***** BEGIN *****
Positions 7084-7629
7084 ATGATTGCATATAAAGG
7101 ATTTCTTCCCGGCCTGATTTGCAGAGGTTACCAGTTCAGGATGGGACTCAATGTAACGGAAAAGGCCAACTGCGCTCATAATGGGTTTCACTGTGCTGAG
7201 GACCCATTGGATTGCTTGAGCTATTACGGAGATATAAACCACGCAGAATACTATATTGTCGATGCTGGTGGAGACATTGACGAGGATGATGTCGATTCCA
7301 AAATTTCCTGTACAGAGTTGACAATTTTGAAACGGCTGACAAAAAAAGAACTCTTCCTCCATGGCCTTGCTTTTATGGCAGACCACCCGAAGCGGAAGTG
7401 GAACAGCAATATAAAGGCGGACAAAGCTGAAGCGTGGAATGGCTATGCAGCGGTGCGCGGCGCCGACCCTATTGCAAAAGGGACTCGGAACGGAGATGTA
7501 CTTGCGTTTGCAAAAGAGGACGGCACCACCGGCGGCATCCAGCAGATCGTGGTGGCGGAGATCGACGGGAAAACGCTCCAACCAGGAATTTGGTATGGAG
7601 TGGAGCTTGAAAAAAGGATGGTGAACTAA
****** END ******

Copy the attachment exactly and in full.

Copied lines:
Positions 7084-7629
7084 ATGATTGCATATAAAGG
7101 ATTTCTTCCCGGCCTGATTTGCAGAGGTTACCAGTTCAGGATGGGACTCAATGTAACGGAAAAGGCCAACTGCGCTCATAATGGGTTTCACTGTGCTGAG
7201 GACCCATTGGATTGCTTGAGCTATTACGGAGATATAAACCACGCAGAATACTATATTGTCGATGCTGGTGGAGACATTGACGAGGATGATGTCGATTCCA
7301 AAATTTCCTGTACAGAGTTGACAATTTTGAAACGGCTGACAAAAAAAGAACTCTTCCTCCATGGCCTTGCTTTTATGGCAGACCACCCGAAGCGGAAGTG
7401 GAACAGCAATATAAAGGCGGACAAAGCTGAAGCGTGGAATGGCTATGCAGCGGTGCGCGGCGCCGACCCTATTGCAAAAGGGACTCGGAACGGAGATGTA
7501 CTTGCGTTTGCAAAAGAGGACGGCACCACCGGCGGCATCCAGCAGATCGTGGTGGCGGAGATCGACGGGAAAACGCTCCAACCAGGAATTTGGTATGGAG
7601 TGGAGCTTGAAAAAAGGATGGTGAACTAA